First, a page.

The post-credits scene is still one of the best parts of the movie, especially since we had to sit through the way too happy ending scene of Julie being sent back in time to save her parents. Skeletor may have been defeated and thrown down a seemingly infinite hole, but he climbs back up at the end to scare us one last time, threatening his return. That almost happened too, as there was going to be a sequel, without Lundgren, back on an apocalyptic Earth, and featuring She-Ra (who was cut out of the first film during the scripting process). Not all of the ideas presented sounded promising, like Skeletor posing as a businessman named Aaron Dark, but a lot of that would have hopefully been weeded out before production began. Ever the opportunist, Cannon Films didn’t want to waste costumes and sets from the sequel – and some from the Spider-Man movie they almost made – so all of that was put with a new script to make a little Jean-Claude Van Damme project named Cyborg. So, at least something good came out of that.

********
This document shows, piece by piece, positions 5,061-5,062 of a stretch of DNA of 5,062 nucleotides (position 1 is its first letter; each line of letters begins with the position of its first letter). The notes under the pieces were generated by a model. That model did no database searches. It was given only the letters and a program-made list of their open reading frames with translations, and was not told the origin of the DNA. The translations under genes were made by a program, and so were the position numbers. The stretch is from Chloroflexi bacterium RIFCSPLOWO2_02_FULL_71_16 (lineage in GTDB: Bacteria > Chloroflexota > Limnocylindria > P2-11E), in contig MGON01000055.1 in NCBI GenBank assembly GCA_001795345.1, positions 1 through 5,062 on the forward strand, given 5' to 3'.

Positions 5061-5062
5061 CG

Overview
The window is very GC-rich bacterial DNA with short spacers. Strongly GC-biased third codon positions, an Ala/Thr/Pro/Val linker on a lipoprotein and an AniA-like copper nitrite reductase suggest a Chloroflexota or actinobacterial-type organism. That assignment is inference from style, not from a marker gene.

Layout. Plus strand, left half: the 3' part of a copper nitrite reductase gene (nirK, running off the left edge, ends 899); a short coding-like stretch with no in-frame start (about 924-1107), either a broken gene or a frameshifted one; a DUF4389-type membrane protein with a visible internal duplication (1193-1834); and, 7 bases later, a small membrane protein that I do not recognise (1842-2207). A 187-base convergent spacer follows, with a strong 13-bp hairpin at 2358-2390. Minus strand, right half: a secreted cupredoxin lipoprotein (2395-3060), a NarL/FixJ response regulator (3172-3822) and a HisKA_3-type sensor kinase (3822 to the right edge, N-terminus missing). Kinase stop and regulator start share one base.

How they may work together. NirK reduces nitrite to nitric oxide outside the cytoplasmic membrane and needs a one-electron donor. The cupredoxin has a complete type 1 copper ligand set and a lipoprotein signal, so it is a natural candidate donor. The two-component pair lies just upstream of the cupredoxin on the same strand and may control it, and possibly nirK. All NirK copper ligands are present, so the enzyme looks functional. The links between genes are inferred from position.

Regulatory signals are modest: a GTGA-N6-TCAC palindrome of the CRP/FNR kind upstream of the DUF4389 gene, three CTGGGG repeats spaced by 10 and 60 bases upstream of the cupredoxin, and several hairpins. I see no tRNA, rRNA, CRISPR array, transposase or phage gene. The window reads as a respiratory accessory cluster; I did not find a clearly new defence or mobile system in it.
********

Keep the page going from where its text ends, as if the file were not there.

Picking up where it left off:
Maters of the Universe: The Motion Picture will never be called a masterpiece, but it is still better put together and presented than many other projects from Cannon Films and a ton of other schlock in the genre that doesn’t have half the passion it does. The creators of the He-Man line have never been pleased with the depictions of their property, whether it be the childish cartoon or dysfunctional movie, but the Masters of the Universe film presented its own version of the He-Man mythos, fought against the odds, embraces its shortcomings, and was prepared to live or die by the Power Sword.